Greece announces new restrictions for those not vaccinated
ATHENS, Greece (AP) — Greece’s health minister announced plans on Tuesday to impose new testing requirements and attendance restrictions on people who aren’t vaccinated against COVID-19.
The measures include requiring weekly or twice-weekly testing for unvaccinated workers, and allowing access to certain indoor venues only to those who are vaccinated or have a certificate verifying they have recovered from COVID-19 in the last six months.
Health Minister Vassilis Kikilias said the new measures weren’t punitive, but “what we must do as a responsible state.”
“It is our obligation toward all those who lost the battle” before vaccines became available, Kikilias said.
“It is our obligation towards the millions of citizens who spent 18 months of the pandemic being careful for themselves and their fellow citizens, who stayed up nights for weeks caring for patients, who shut their shops and lost their jobs in this huge pandemic, who worked remotely, who studied remotely,” he said.
The measures will be in effect from Sept. 13 until March 31. Under the new regulations, all private and public sector workers without a certificate proving vaccination or recent recovery from COVID-19 will have to undergo one rapid test per week, Kililias said.
Two tests per week will be required for people working in academia, tourism, restaurants, cafes, bars, and in entertainment productions, as well as school and university students.
The tests will be conducted at private facilities, with the 10-euro cost to be paid by the tested individuals. Only school students will be eligible for free tests.
Stressing that more than 90% of the COVID-19 patients in Greece’s intensive care units are unvaccinated, Kililias said indoor entertainment venues, restaurants, bars and cafes will only be accessible to vaccinated or recently recovered customers, with verification checks conducted at entrances through an app that scans COVID-19 certificates.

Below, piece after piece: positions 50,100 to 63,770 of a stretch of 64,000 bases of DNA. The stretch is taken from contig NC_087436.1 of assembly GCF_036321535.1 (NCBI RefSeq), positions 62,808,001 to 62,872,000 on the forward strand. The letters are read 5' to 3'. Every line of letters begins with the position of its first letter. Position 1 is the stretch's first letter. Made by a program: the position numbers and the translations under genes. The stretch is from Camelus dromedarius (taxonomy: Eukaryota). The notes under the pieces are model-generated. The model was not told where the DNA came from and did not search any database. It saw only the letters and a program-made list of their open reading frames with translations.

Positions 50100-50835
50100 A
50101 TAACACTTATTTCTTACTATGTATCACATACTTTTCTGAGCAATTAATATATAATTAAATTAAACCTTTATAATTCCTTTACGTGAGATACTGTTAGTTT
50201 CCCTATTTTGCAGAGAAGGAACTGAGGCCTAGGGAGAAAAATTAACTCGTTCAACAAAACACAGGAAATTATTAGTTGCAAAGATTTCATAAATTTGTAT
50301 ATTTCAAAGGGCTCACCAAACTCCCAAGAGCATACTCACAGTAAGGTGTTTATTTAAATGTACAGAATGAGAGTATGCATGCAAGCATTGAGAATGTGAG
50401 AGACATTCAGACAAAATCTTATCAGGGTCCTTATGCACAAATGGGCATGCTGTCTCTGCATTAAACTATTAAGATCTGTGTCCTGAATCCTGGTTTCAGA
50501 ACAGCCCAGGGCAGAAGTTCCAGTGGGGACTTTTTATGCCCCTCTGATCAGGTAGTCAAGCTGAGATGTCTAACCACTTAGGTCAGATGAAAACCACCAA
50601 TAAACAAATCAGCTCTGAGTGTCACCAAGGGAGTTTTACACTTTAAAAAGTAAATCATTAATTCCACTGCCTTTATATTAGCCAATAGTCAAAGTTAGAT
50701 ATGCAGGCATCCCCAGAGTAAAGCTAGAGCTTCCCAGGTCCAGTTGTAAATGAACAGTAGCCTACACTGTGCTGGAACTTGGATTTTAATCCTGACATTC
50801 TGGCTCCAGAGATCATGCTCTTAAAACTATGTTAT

Unvaccinated people will be able to enter indoor movies, theaters, museums, archaeological sites and gyms only with proof of a negative rapid test conducted up to 48 hours earlier. Venues will have the right to admit only vaccinated customers if they wish, the minister said.
Masks will be mandatory for everyone in indoor public areas and in outdoor crowded areas.
Proof of vaccination, recovery or a negative rapid test within the past 48 hours will also be required to travel by plane, train, boat or long-distance bus for anyone age 12 and over. For children ages 5-12, a self-test is acceptable, with the results uploaded to a government website.
Kikilias also stressed there would be no grace period for the previously announced suspension from work as of Sept. 1 of health care and care home workers who refuse to get vaccinated. Vaccines are freely available in Greece to anyone over the age of 12.
“As there is now a choice, our professional, financial and social lives can’t be suspended and I assure you ... that this will not happen,” Kikilias said.
Greece has been seeing a steady increase in confirmed coronavirus cases and deaths, as well as hospitalizations and intubations, over the past several weeks. ICU beds for COVID-19 patients are more than 68% full, while regular COVID-19 wards are 45% full, health ministry figures show.
More than 11 million vaccine doses have been administered, with 5.6 million people now fully vaccinated.
“Thanks to the vaccine, we will not convert our hospitals again to prioritize those who are seriously ill with COVID,” Kikilias said, adding that hospitals will continue caring for all cases.
“The contrary would be both unfair and unethical towards the majority of citizens who have been vaccinated and are suffering from other illnesses, and of course have a right to proper care,” he said.
Greece, which has a population of around 11 million, has over 560,000 confirmed cases and 13,422 deaths in the pandemic.